The Love Letter

She thought of writing him a letter. The task was daunting. She felt that all the paper in the world wouldn’t be enough if she had to put in words everything she felt.

She could write about the first time she met him. She would not write, ‘you had at me hello’, because he didn’t. It took time. It took the realization that their wavelengths matched. It took smiles exchanged during several small, seemingly insignificant moments. It took incessant laughter over shared jokes. It took rare proclamations of personal truths. It took long walks with the smell of salt in the air.

She could write about things she liked about him, though that list was yet to see its end. The way he removed his spectacles to rub his tired eyes. How any form of mediocrity annoyed him. The twinkle in his eyes when he discussed something that he loved. The outer guise of insensitivity. The air of self-assurance. His phone voice. How he saw the world around him as pretty photographs. The way his back arched while he was working. The way chocolate stuck to his lips. How he always knew what to say. She could go on forever. About things she liked about him and about things she wanted to do with him, to him. She wanted to explore him, mind and body.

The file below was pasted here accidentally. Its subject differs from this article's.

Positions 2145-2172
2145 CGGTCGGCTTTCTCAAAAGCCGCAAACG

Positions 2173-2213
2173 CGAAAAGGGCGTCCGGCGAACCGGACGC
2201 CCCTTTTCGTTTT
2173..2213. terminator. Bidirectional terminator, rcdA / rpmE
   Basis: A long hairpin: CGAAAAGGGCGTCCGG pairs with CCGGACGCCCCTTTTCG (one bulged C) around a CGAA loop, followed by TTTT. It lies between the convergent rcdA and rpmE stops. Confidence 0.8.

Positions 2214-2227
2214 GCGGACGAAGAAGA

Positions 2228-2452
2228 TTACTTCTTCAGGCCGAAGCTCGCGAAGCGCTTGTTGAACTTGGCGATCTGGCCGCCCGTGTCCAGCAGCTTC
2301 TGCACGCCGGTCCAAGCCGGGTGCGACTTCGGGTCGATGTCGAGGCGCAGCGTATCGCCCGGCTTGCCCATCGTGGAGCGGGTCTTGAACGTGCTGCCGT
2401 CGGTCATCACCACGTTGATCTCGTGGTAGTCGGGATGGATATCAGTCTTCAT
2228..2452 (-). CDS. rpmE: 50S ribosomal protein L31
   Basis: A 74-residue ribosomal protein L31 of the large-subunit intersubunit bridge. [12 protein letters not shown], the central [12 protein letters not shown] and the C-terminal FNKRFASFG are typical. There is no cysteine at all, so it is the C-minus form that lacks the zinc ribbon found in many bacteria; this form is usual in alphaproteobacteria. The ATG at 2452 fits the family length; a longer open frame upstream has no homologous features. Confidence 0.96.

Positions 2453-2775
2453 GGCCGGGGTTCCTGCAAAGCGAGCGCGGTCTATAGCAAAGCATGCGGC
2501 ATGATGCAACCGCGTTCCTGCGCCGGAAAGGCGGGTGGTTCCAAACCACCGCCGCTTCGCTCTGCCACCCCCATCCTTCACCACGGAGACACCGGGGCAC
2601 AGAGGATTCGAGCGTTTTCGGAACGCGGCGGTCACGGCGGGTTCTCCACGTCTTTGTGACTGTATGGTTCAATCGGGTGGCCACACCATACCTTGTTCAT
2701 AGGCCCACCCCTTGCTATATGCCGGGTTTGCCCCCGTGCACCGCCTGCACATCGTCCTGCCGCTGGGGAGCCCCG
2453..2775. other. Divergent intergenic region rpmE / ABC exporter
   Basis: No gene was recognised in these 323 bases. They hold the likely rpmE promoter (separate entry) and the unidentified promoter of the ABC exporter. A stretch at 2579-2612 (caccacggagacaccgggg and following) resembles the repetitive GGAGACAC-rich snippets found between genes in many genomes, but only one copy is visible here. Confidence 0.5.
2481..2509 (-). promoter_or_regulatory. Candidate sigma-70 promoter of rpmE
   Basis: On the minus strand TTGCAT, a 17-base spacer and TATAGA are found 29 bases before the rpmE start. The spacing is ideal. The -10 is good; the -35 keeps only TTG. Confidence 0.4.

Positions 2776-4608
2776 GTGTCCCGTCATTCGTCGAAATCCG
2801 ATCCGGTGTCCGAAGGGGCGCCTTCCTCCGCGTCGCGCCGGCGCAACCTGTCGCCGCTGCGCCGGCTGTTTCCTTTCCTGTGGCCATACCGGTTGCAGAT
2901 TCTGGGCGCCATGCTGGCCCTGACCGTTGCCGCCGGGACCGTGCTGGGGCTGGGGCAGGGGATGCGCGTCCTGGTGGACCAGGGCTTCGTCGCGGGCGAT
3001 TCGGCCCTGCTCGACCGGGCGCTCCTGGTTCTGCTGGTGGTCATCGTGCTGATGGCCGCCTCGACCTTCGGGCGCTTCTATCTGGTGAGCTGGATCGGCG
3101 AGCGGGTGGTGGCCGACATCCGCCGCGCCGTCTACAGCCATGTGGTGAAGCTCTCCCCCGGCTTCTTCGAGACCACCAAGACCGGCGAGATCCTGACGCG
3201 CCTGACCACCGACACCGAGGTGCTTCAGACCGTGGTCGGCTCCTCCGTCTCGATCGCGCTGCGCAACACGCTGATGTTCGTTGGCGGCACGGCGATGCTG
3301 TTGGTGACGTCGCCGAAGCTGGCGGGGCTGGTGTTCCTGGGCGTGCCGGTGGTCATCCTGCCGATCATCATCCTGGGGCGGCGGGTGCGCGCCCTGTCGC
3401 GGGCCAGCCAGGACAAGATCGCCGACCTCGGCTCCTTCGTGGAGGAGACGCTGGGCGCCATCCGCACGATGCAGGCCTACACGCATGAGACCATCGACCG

She could write about how it was no surprise that she didn’t get what she wanted. Sometimes words are just that, words. Ego, manipulation, cynicism; the flip side is never as pretty. The smile she thought she could trust would never be just for her. Nothing she said or did would ever change that. She knew any reciprocation she felt was a farce, just her heart deluding itself. But that’s the thing about love, you fall anyway. She would write how he was never hers and yet she would take his name under her breath whenever they talked of first loves and broken hearts.

She could write about moving on, and how it’s never an option. You don’t move on, you just make peace with reality. You realize that for a moment you put the reins of your happiness in someone else’s hands and that person didn’t do a great job. It’s time to take them back. She would write about having no regrets and about the world of new possibilities that lay in front of her. The unread books in her shelf, the interesting recipe she tried out in the kitchen, the exciting new job opportunity she was contemplating about, the Euro trip she was planning with her friends, the text from a guy she’d just met, that made her heart flutter anew.

That’s when she smiled, because she realized she wouldn’t need much paper after all. Hers would probably be the shortest love letter in history.

Goodbye.

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